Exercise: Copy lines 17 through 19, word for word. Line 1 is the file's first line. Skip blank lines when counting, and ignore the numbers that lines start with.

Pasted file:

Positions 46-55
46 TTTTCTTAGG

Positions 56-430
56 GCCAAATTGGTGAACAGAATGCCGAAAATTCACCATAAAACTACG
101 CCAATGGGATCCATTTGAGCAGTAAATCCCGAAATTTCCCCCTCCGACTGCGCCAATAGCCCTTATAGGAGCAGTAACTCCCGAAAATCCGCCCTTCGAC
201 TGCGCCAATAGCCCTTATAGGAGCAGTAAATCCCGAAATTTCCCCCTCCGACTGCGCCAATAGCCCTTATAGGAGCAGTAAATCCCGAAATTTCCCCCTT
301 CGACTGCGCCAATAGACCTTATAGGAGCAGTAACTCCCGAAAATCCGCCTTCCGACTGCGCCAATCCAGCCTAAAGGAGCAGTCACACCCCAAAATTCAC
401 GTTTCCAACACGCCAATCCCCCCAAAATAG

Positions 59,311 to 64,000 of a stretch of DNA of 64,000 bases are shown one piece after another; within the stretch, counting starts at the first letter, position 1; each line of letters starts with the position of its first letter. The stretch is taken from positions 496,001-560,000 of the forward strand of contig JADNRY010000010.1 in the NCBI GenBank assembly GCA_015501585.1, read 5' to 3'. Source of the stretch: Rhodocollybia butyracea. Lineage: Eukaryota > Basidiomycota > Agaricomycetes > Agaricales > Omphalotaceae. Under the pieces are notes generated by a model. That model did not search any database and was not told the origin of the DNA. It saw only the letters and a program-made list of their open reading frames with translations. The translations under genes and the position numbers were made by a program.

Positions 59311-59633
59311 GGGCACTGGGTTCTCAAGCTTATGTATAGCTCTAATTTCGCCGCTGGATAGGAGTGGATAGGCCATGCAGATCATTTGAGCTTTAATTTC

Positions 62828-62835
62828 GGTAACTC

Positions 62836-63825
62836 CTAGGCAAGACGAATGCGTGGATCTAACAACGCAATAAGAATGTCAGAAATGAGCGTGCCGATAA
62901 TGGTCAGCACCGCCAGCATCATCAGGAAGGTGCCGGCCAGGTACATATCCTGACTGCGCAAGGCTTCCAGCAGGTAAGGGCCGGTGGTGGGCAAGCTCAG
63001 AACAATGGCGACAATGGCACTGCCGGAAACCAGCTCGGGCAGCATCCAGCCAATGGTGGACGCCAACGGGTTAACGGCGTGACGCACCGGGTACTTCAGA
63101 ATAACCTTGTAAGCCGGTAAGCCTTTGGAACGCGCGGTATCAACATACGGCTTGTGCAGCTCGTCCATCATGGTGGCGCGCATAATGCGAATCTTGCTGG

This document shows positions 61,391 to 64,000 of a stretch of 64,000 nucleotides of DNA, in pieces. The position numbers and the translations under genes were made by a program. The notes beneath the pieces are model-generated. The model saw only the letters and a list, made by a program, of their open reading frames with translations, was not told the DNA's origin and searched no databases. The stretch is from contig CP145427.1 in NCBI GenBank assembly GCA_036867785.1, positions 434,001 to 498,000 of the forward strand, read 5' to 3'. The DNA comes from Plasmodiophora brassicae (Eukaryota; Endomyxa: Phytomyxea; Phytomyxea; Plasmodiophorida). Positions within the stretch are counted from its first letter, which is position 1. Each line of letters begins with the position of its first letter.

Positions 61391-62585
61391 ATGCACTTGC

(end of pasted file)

63001 AACAATGGCGACAATGGCACTGCCGGAAACCAGCTCGGGCAGCATCCAGCCAATGGTGGACGCCAACGGGTTAACGGCGTGACGCACCGGGTACTTCAGA
63101 ATAACCTTGTAAGCCGGTAAGCCTTTGGAACGCGCGGTATCAACATACGGCTTGTGCAGCTCGTCCATCATGGTGGCGCGCATAATGCGAATCTTGCTGG

This document shows positions 61,391 to 64,000 of a stretch of 64,000 nucleotides of DNA, in pieces. The position numbers and the translations under genes were made by a program. The notes beneath the pieces are model-generated. The model saw only the letters and a list, made by a program, of their open reading frames with translations, was not told the DNA's origin and searched no databases. The stretch is from contig CP145427.1 in NCBI GenBank assembly GCA_036867785.1, positions 434,001 to 498,000 of the forward strand, read 5' to 3'. The DNA comes from Plasmodiophora brassicae (Eukaryota; Endomyxa: Phytomyxea; Phytomyxea; Plasmodiophorida). Positions within the stretch are counted from its first letter, which is position 1. Each line of letters begins with the position of its first letter.